Santa gears up for his 33rd Christmas Eve Winter Park Torchlight Parade
A Winter Park tradition for 34 years, the Christmas Eve Torchlight Parade is one of the oldest torchlight parades in Colorado.
And for 32 of those years Kevin McDonough, a Ski Patroller at Winter Park Resort, has played Santa. Santa is the last skier down the mountain, and as he arrives at the base with his elves he fires up the crowd. McDonough said being Santa is magical and fun.
“Everyone likes a parade, but being in it is better.”
There will be about 80 employees volunteering to ski down Hughes on Saturday night including Ski Patrol, ski school, and lift operators.
“Many of the patrollers that do this don’t have kids,” said McDonough. “It’s their way of celebrating the holidays.”
As for McDonough’s family tradition, “When my kids were younger, they were the elves. Now both sons, Hugh and Riley, are on Ski Patrol and will be skiing down.”
The torchlight parade has evolved over the years.
McDonough remembers the year they added fireworks.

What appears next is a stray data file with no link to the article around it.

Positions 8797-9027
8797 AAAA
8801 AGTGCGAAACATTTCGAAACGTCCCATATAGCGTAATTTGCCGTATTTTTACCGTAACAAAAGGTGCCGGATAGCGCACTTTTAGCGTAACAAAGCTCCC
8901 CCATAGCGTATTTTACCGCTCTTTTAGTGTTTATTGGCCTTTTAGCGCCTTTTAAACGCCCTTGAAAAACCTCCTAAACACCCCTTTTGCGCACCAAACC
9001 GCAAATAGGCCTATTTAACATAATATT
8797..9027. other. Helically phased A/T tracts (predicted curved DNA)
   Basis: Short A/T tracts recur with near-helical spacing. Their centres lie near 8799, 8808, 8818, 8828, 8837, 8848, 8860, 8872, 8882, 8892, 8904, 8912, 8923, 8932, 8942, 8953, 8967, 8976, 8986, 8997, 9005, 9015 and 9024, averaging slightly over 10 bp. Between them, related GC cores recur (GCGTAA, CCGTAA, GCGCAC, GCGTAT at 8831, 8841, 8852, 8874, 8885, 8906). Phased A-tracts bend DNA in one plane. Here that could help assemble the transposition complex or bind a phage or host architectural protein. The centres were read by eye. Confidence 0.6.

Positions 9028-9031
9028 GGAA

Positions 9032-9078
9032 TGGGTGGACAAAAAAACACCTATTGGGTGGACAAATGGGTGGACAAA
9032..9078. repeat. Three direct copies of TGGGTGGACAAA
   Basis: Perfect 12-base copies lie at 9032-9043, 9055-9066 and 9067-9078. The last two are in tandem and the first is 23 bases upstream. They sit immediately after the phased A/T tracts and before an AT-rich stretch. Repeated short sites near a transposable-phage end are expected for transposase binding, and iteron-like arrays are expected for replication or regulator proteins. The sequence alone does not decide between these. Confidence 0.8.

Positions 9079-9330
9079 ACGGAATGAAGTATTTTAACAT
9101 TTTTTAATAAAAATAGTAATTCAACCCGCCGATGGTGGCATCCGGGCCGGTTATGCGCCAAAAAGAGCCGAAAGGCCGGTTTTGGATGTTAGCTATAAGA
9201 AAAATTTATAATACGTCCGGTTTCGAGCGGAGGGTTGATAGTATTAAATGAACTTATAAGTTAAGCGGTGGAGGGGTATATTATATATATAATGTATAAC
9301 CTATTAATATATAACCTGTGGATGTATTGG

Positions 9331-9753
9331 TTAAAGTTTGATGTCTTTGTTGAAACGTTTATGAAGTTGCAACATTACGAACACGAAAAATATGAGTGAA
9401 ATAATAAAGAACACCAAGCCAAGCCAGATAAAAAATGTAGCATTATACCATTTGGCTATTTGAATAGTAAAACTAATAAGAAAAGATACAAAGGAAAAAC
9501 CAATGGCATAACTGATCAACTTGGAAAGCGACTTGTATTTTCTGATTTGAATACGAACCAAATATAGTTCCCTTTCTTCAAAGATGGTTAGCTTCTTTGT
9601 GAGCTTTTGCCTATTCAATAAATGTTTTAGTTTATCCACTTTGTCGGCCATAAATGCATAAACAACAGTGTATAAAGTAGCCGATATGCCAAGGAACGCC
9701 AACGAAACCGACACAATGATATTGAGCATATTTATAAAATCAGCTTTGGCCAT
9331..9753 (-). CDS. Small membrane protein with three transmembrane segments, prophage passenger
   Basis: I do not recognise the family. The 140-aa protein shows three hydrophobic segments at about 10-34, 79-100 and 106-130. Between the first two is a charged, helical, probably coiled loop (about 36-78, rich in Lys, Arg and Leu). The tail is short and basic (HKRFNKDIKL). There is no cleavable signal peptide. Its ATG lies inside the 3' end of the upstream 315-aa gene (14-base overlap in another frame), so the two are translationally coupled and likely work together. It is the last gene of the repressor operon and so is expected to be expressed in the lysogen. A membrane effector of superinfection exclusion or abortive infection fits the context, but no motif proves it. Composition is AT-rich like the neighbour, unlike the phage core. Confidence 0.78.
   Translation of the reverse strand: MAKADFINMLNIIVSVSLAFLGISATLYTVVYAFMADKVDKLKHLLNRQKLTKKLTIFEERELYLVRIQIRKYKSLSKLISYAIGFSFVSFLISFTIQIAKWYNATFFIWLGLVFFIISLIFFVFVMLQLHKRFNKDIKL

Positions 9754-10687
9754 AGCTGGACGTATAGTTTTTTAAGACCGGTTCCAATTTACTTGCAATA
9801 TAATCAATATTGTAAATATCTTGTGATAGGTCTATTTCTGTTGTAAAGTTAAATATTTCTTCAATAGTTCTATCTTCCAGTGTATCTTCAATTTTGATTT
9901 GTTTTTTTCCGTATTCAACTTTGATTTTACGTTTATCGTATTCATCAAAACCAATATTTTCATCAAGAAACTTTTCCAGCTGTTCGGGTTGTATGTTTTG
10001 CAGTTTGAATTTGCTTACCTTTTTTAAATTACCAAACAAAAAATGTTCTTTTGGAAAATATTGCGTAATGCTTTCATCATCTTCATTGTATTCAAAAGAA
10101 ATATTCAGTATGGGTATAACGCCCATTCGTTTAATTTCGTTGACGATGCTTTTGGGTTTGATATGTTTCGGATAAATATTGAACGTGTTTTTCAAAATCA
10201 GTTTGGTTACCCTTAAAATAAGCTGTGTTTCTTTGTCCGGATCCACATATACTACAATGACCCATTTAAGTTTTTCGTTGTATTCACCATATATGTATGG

“It was a fluke that it even happened. There were some leftover fireworks from another event and we ad-libbed.”
He also remembers other proposed changes to the torchlight parade weren’t so great.
“One year we tried to use a Glo stick, that was a total flop.” And one year they allowed snowboarders come down in the procession.
“That didn’t work out so well since it is hard for snowboarders to keep an edge that long across icy slopes,” he said.
When the yearly holiday tradition began, Santa gave out candy canes. McDonough decided that gifts were better, and using his own money purchased gifts to hand out. Now, ski patrol purchases gifts and Santa hands out over 200 gifts that are bought in Grand County.
One major evolution of the tradition this year: All participants in the torchlight parade must wear a helmet.
Mistalynn Lee, spokesperson for Winter Park Resort, said that the first torchlight was December 1977.
The festive event begins with Christmas carols around the bonfire at the base of Winter Park Resort at 4 p.m. The torchlight procession begins at 5:30 p.m. with fireworks followed by brightly lit snowcats shaped as a Christmas tree and Santa and his elves.
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The Colorado Department of Transportation has closed Colorado Highway 125 in Grand County while crews work to clear the route of mud, debris and snagged trees piled up on various bridges and guardrails.